A small vial of O.J. Simpson’s blood took center stage again at his murder trial Wednesday as a lawyer tried to hammer home for jurors the key defense theory that police used it to frame Simpson for murder.
Attorney Peter Neufeld, chided by the judge for everything from needless repetition to his Brooklyn accent, was undeterred as he attacked the credibility of police criminalist Andrea Mazzola, a calm witness with a deadpan expression.
Mazzola, who collected almost all blood evidence in the case, denied being part of conspiracy. She acknowledged, however, that she never saw the vial of blood at Simpson’s home the day after Nicole Brown Simpson and Ronald Goldman were killed June 12, 1994.
In fact, she said, she didn’t know she had handled it. But at some point, she said, “I had found out I had carried it.”
She was referring to TV footage that shows her toting a plastic trash bag from Simpson’s house. Her supervisor, Dennis Fung, testified that the bag contained the blood vial.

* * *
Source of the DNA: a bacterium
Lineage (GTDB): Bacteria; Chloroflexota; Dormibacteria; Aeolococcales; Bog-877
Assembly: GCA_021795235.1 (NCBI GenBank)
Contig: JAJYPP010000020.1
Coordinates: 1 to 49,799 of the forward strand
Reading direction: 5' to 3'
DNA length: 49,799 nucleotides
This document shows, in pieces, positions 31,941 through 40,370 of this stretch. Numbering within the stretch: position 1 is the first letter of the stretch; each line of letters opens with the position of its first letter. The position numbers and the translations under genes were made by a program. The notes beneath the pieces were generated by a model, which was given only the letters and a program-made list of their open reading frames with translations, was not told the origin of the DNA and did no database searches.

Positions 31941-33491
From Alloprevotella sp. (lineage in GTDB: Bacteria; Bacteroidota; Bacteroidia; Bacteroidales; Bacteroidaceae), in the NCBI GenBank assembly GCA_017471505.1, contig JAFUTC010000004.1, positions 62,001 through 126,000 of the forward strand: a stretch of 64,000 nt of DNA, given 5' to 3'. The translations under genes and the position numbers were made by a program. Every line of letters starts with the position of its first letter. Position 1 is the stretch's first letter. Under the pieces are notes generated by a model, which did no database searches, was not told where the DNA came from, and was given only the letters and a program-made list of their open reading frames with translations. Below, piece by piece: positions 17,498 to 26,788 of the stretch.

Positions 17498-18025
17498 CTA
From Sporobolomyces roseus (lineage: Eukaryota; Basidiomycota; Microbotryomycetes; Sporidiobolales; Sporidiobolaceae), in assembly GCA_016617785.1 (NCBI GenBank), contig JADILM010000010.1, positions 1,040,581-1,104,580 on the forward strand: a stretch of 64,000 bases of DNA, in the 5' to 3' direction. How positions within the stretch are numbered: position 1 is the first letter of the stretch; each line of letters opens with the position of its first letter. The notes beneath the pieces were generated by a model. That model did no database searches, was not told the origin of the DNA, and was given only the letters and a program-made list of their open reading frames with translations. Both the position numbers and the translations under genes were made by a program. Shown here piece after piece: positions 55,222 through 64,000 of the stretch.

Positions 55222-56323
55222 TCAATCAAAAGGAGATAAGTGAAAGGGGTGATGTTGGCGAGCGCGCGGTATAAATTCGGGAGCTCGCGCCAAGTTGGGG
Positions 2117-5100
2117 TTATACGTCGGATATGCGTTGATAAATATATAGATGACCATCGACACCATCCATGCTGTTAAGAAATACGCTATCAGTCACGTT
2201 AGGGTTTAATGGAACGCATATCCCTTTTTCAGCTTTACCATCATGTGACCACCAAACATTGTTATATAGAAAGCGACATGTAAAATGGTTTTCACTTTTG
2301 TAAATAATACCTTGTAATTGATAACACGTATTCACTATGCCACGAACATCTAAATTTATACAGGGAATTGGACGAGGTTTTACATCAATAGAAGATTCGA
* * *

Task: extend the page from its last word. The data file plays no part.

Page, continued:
Repeating her testimony from last week, Mazzola said she didn’t log the blood into evidence until the following day, June 14.
“Later, the blood vial was brought to my attention,” Mazzola said.
“Was there a concern in the laboratory about allegations that there had been tampering with Mr. Simpson’s blood?” Neufeld asked.
“I do not remember if there was a concern over tampering with the sample,” Mazzola replied.
Mazzola said Fung told her to log the blood as evidence and instructed her to change the evidence number originally assigned to it because it was out of sequence.
The defense has implied these events are actually sinister acts that prove a conspiracy against Simpson. Both Fung and Detective Philip Vannatter have testified that Vannatter delivered the vial to Fung on June 13. Simpson willingly provided a sample of his blood at police headquarters, and Vannatter said he drove it across town to Simpson’s estate, where Fung and Mazzola were collecting evidence.
The defense contends the blood wasn’t handed over to Fung that day and the delay gave police an opportunity to plant it.
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